UK – Researchers at Campden BRI, a science and technology British Institute for the food and drink sector and Sterafill, a UK based packaging specialist, have come up with plasma technology capable of cutting packaging pre- and re-sterilization times by up to 93%, compared to traditional methods.
Funded by the governmental body, Innovate UK, the project has allowed the teams to develop the world’s first commercial sterilization system using plasma technology.
Cold plasma is a novel nonthermal food processing technology that uses energetic, reactive gases to inactivate contaminating microbes on meats, poultry, fruits, and vegetables.
This flexible sterilization method uses electricity and a carrier gas, such as air, oxygen, nitrogen, or helium hence antimicrobial chemical agents that can prove to be hazardous are not required.
Plasma technology has a number of advantages over traditional methods in that it takes up significantly less floor space, allows manufacturers to adjust packaging during the run without compromising the aseptic zone and reduces downtime with its rapid re-sterilization process.
“Part of what makes this technology special is that it allows for a much smaller aseptic zone compared to traditional methods and sterilizes to the point of fill. Not only does this save on space, but also allows manufacturers to adapt packaging with less risk of breaking the aseptic zone,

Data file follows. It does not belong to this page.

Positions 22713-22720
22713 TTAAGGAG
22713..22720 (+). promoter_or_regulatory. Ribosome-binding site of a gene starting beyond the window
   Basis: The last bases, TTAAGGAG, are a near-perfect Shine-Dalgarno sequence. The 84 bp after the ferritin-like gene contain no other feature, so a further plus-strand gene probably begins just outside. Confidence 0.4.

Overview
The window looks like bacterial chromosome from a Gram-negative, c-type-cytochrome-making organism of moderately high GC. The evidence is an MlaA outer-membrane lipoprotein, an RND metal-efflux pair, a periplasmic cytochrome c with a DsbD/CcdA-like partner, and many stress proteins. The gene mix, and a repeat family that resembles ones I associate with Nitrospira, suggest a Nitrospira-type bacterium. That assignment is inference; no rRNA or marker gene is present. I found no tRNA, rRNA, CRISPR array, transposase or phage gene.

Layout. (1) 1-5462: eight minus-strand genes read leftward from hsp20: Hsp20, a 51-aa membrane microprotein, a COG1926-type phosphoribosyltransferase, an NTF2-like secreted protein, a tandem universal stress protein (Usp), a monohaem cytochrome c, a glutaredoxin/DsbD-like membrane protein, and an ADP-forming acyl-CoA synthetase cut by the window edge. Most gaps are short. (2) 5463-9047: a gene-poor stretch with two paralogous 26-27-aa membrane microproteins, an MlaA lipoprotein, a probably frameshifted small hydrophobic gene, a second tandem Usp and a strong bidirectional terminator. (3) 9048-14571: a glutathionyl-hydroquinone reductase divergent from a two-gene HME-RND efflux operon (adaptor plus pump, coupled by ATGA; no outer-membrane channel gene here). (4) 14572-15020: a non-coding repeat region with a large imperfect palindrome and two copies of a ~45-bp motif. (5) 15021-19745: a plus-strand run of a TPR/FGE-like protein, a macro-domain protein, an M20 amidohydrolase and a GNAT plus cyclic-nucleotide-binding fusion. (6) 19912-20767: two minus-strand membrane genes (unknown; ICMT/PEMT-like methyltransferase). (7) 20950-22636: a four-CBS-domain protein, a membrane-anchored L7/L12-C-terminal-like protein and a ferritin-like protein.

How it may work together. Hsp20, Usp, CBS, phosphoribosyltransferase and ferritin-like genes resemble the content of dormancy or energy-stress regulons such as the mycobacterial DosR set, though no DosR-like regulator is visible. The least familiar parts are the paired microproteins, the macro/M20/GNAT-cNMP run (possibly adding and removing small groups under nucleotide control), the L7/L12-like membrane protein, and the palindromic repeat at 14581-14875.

“If the aseptic zone is ever breached, the results from the recent research found that re-sterilization can occur in just 30 minutes which is up to 93% quicker than traditional methods, “said Paul Newman, managing director at sterafill.
The green technology has confirmed a log reduction of Bacillus spores greater than 4.74 setting sterafill on the way towards acquiring the Food and Drug Administration (FDA) approval on the use of the new plasma system.
The study was conducted on laminar sheets that are used to form stick packs i.e. cylindrical shaped pouches, meaning the current application lies with both wet and dry ambient-stable products in this packaging format – such as UHT milk or powders but there is potential for further applications on other laminate materials.
Paul Newman, managing director at sterafill and project lead highlighted that the research has opened a gateway on how plasma can be utilized by the food industry to sterilize packaging.
The results were gained with the technology operating near commercially relevant speeds on a single lane machine.
The team’s focus now shifts to scaling up the system to be used on multi-lane setups, making it even more applicable to the industry.
There is potential to further develop the technology for use on other packaging formats that require sterile packaging material.
The breakthrough in plasma technology comes as demand for aseptic packaging rises.
Last year, liquid beverage specialist, Sidel, took its novel aseptic packaging to Japan to meet a sharp increase in demand for dairy-based beverages in the region.